I caught up with an old friend today who is now working in church and we discussed about the difference between working in a church and in the corporate world. I only had a few months of it to talk about, and even that, not from a church perspective but from a para-church organisation, which I worked in for a couple of months many, many, many years ago. I believe she has now been working in the church for almost half a year if not more.
She found it hard to adapt to the difference. She raised a very interesting question - what is she suppose to optimise on while working in a church?
In a regular company, she will optimise on efficiency, lowering costs and increasing profits. That was clear to her when she was working in one but now in church, she admits being pretty confused. She asked then, what would be the basis of making decisions?
I suppose it's effectiveness and not efficiency which needs to be optimised by staff in a church settling? But no, I think it's both, towards meeting the intention of the Gospel of Christ to reach all peoples and all nations.
I blogged about Henry Mintzberg's book, The Structuring of Organisations, two weeks ago, which I did get a copy and started reading it. He was talking about limiting the number of operators any one manager can supervise, or span of control, when he actually quoted Exodus 18:21-24! I'm not joking, he actually had the entire four verses in print in that organisational book of his. In those verses, Moses's father-in-law advised him to form a hierarchical organisation of leaders over groups of one thousand, one hundred, fifty and ten. So biblically, efficiency is also there, I bet not only in Exodus but in many more other passages. But not for profit but for salvation in the kingdom of God.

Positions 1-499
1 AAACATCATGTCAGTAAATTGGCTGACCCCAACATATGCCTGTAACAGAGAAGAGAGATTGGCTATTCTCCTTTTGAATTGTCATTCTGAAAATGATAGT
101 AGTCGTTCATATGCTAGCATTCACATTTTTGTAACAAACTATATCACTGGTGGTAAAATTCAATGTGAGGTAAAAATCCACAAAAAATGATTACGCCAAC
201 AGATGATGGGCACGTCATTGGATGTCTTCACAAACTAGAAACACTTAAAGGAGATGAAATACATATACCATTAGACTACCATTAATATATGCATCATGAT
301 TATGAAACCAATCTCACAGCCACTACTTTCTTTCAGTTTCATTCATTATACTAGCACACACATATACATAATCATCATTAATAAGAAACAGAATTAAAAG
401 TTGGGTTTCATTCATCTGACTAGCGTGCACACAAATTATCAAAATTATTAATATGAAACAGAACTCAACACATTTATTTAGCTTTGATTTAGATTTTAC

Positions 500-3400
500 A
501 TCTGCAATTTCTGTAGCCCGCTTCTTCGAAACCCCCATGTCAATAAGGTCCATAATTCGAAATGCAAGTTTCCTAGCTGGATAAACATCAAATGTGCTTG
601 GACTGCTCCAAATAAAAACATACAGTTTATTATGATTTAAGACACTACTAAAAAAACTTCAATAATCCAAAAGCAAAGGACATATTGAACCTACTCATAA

For a pastor, I think it's quite clear cut. His duties are to care and teach. He will be optimising the people's theological and spiritual life. And if that is the case, the work of the church staff will be to enable the pastor to do so.
I know...I've said it too simplistically. So what do you think?